AOS provides travel awards for students (undergraduate, masters, and doctoral) as well as postdocs to help defray expenses to attend our annual meeting. These awards are administered by the Student & Postdoc Travel and Presentation Awards Committee.

To be eligible for an award, a student must present an oral or poster presentation and must be the sole author or presenting author on co-authored presentations. Student applicants need not be members when they apply; however, awardees must be AOS members in order to receive their awards. Post-doc applicants must be a members of AOS when they apply and be generally ineligible for institutional student travel awards (e.g., graduated more than a semester prior to the meeting). Students between degree-seeking programs who intend to re-enter a degree program in the future may also apply for these awards.

Travel Awards In Support of Diversity & Inclusion

As part of our ongoing efforts to foster a diverse and inclusive community, AOS is proud offer additional travel awards supporting individuals from underrepresented groups and/or those who have made significant contributions towards fostering a diverse and inclusive community. Membership in AOS is not required to be eligible for these awards. Students and post-docs (as described above) that wish to be considered for these awards should select the appropriate option in the application process. 

Applicants for travel awards under the auspices of diversity and inclusion may also apply for the general travel awards; however, to receive a regular travel award you mush be a student member of AOS as described above. Awardees will not be able to receive funding for both.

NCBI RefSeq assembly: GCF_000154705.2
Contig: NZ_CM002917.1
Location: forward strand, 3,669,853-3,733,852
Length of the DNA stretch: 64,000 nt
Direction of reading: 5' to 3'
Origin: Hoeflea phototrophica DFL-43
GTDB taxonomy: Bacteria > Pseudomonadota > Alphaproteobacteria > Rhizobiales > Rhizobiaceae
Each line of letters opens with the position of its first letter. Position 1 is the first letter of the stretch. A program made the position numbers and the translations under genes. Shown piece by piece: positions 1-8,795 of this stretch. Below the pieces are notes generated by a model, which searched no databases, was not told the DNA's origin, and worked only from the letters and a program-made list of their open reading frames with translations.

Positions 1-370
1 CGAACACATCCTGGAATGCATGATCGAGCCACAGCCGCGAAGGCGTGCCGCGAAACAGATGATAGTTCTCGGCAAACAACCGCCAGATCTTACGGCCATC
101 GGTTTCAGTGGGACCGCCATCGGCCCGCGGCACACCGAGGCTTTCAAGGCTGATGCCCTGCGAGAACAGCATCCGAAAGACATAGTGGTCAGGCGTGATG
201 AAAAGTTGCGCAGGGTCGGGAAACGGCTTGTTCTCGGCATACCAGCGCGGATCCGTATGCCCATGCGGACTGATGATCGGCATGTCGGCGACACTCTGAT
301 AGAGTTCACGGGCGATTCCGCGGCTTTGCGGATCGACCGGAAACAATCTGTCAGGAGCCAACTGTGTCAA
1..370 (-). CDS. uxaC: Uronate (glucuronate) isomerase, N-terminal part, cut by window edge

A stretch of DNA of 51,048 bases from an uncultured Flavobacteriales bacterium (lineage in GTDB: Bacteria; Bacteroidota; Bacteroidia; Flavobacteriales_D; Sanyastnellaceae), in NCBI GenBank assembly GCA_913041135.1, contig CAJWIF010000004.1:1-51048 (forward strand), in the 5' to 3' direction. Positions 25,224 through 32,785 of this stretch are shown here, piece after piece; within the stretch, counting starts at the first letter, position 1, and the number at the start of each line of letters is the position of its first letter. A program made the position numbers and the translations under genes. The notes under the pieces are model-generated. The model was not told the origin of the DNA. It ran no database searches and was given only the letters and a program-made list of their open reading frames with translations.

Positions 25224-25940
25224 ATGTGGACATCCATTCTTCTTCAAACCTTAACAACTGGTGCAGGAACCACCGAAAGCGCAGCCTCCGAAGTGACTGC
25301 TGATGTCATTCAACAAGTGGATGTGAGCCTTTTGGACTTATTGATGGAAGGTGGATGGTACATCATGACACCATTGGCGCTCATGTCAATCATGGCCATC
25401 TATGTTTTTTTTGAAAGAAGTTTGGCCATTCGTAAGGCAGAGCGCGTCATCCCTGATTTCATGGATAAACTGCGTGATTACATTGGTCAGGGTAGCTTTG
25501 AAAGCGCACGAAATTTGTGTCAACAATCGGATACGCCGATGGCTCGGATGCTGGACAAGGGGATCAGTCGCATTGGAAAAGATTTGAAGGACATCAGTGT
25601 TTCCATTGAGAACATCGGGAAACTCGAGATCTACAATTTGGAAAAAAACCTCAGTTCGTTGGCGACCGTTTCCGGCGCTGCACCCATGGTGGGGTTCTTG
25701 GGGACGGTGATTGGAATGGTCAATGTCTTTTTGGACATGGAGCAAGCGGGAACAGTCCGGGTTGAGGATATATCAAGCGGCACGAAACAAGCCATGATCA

Application Details

Individuals wishing to be considered for travel awards must indicate their interest when submitting their abstract for the meeting. The online abstract submission form includes a set of questions specific to those seeking a travel award. Answering these questions, in addition to completing the rest of the abstract submission form, will serve as the individual’s travel award application.

Required application materials include the following:

  • Current academic standing (e.g. undergrad, MS, PhD, post-doc, between degrees).
  • Supervisor’s name and email address.
  • Anticipated graduation date.
  • Travel budget information. Note: Budget requests can only include estimated costs associated with travel to and from the annual meeting. Eligible expenses are limited to airfare, shuttles/taxis/Uber, gas, etc. Other costs such as lodging and meeting registration cannot be included in the budget request. 
  • Location from which you will be traveling (state/province and country).
  • Past travel and/or presentation awards you have received from AOS.
  • A signed letter from your current advisor on university letterhead indicating you are a student in good academic standing, or (if you are between degree-seeking programs) a signed letter from your previous advisor, indicating that you intend to re-enter a degree program in the future.

    From the field